Chumboxes display grids of thumbnail ads with sensational headlines like "You Won't Believe What (Celebrity) Looks Like Now." They also promote less sensational articles as content from "Around the Web" or "Sponsored Links."
Taboola and Outbrain had planned for several years to merge, but those talks collapsed last year as both companies grappled with pandemic-related challenges. Both chumbox leaders then separately went public this year and in very different ways.
Taboola went public by merging with a special purpose acquisition company (SPAC) called ION Acquisition. Its stock started trading at $11.34 a share on June 30, above its anticipated value of $10 per share, but it's now worth less than $9. Outbrain went public via a traditional IPO on July 22 at $20 per share, well below its target range of $24 to $26, and it's only worth about $16 a share today.
Let's see why neither advertising company impressed the market, if the bearish concerns are justified, and if either stock is worth buying today.
Can chumbox ads survive as the ad market evolves?
Chumbox ads became popular over the past decade, but they could face three existential challenges over the next few years.
First, a growing number of internet users are downloading ad-blocking extensions for web browsers, which eliminate chumbox ads. Hootsuite estimates that 42.7% of all internet users between the ages of 16 and 64 currently use ad blockers.
Second, chumbox ads rely on third-party cookies to display targeted content. But Microsoft's (MSFT 1.24%) Edge, Apple's (AAPL 1.21%) Safari, and Mozilla's Firefox already block third-party cookies by default, while Alphabet's (GOOG -1.26%) (GOOGL -1.30%) Google Chrome, the world's most popular browser, plans to ban all third-party cookies by 2023.
Lastly, Apple's recent privacy changes to iOS, which enable users to opt-out of data-tracking features across all apps, could make it even tougher to craft targeted ads.
Taboola and Outbrain both cite ad-blockers, third-party cookie bans, and Apple's platform changes as major risk factors in their regulatory filings. Those long-term concerns likely overshadowed their past and current growth rates.
But how fast are Taboola and Outbrain growing?
Taboola's revenue rose 16% year over year to $632 million in the first half of 2021. Its traffic acquisition costs (TAC) increased just 8%, and those tighter cost controls boosted its gross margin from 25% to 30%. Its gross profit, on an ex-TAC (excluding traffic acquisition costs) basis, grew 33% to $222.8 million as its adjusted EBITDA surged 124% to $74.3 million.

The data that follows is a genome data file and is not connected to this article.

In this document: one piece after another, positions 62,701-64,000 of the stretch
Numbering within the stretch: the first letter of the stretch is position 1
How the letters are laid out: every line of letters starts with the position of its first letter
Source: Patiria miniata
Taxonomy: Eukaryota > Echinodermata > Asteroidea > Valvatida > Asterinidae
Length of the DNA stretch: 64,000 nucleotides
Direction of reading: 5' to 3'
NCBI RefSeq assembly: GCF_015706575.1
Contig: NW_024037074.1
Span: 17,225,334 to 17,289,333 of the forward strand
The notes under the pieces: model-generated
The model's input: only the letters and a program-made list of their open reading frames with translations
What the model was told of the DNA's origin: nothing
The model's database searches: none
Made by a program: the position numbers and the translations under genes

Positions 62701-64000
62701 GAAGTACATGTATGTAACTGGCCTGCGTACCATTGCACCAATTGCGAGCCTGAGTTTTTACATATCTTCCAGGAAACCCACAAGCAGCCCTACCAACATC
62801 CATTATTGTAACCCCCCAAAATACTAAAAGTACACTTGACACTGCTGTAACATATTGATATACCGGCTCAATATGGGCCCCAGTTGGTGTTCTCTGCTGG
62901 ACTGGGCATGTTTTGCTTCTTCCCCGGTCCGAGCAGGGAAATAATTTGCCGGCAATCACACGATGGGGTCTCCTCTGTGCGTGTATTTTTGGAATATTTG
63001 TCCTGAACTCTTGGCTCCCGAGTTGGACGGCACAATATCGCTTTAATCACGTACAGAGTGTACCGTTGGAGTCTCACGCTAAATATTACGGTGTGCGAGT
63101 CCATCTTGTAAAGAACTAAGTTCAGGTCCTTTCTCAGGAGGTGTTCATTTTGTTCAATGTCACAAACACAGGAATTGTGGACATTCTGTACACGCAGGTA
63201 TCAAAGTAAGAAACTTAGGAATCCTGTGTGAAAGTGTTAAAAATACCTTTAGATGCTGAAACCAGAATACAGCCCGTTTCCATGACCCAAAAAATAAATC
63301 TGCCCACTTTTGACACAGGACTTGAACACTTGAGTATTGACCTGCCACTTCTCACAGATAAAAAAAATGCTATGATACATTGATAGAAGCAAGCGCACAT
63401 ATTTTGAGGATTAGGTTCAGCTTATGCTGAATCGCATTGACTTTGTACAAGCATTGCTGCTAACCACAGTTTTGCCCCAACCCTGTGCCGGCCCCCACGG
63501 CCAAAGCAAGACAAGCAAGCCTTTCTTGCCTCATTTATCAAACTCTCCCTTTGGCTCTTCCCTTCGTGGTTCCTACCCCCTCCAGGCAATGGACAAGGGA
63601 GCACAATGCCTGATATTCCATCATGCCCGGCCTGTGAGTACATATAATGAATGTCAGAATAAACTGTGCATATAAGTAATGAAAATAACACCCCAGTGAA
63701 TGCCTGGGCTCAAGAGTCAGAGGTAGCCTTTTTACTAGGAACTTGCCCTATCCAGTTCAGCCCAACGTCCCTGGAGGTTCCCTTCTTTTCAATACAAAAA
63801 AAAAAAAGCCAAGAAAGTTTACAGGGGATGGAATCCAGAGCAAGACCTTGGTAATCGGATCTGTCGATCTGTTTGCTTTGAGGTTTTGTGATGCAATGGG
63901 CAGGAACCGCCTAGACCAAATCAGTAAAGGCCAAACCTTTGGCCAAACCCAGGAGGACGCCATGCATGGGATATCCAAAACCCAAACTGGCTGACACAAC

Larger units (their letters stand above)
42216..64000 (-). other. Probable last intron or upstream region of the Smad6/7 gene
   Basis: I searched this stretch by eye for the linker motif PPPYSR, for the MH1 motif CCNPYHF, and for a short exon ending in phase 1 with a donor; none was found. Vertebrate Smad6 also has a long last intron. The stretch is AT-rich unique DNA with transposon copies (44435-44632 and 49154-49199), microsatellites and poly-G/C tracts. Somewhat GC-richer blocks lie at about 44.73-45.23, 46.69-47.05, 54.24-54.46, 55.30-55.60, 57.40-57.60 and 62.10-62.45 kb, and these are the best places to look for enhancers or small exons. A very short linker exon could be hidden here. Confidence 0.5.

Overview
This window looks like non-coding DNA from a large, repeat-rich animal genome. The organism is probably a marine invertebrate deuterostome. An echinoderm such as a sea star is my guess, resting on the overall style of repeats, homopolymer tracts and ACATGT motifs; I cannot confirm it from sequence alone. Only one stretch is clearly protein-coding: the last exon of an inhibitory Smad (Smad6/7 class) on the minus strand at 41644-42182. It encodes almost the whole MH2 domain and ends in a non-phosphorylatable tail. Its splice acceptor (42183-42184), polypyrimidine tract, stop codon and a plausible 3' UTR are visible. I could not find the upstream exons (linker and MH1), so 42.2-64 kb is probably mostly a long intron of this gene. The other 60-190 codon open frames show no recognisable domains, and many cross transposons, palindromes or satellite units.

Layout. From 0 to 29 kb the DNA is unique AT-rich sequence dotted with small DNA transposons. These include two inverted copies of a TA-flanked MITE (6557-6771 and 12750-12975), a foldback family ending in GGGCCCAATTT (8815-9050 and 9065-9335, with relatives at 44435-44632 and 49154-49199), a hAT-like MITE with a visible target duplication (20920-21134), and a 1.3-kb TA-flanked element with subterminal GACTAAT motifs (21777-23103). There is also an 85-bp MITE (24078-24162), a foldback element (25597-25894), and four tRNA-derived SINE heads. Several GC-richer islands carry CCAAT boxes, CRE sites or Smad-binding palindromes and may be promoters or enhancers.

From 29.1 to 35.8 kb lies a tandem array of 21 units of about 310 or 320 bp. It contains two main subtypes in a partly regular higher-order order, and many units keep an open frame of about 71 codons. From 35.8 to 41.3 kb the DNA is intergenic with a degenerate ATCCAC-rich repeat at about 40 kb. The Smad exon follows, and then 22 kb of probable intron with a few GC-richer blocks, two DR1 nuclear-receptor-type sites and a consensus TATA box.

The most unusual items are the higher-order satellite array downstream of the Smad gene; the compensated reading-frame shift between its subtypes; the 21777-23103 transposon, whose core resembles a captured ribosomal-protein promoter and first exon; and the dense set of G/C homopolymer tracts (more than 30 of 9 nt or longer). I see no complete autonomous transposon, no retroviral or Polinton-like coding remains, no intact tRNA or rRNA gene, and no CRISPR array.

Taboola expects its ex-TAC gross profit to increase 22%-23% for the full year, then accelerate to 30% growth in 2022 as it integrates its recent acquisition of the e-commerce media platform Connexity. On a pro forma basis, which excludes its inorganic growth, it expects its ex-TAC gross profit to increase about 17% next year.
Analysts expect Taboola's revenue to rise 15% this year with a narrower net loss, followed by 25% revenue growth next year with a net profit. Those are impressive growth rates for a stock that trades at less than one times this year's sales.
Outbrain's revenue rose 42% year over year to $475.2 million in the first half of 2021. Its TAC increased 36% during that period, which also trailed its revenue growth, and its gross margin expanded from 19.3% to 23.7%. Its adjusted EBITDA rose more than six times to $45.2 million and it turned profitable on a GAAP basis.
For the full year, Outbrain expects its ex-TAC gross profit to increase 37%-39% and for its adjusted EBITDA to grow 96%-101%. Unlike Taboola, it didn't provide any exact guidance for fiscal 2022.
Analysts expect Outbrain's revenue to rise 30% this year with a net profit. Next year, they expect its revenue and earnings to increase 22% and 30%, respectively -- which are also impressive growth rates for a stock that trades at just 19 times forward earnings and less than one times this year's sales.
Both companies face customer concentration issues. Taboola generated roughly a fifth of its revenue from Microsoft and its affiliates last year, while Outbrain's two largest media partners each generated about 10% of Outbrain's revenue over the past two years.
The better buy: Outbrain
Taboola and Outbrain are fundamentally similar, and their stocks are both trading at depressed valuations. But Outbrain's stronger growth, stabilizing profits, and lower customer concentration all make it a better all-around investment than Taboola.
If you believe ad blockers, third-party cookie bans, and platform changes will crush chumbox ads, don't buy either stock right now. But if you believe Taboola and Outbrain can overcome those near-term challenges by changing their algorithms and rolling out new ad formats, buy the latter instead of the former.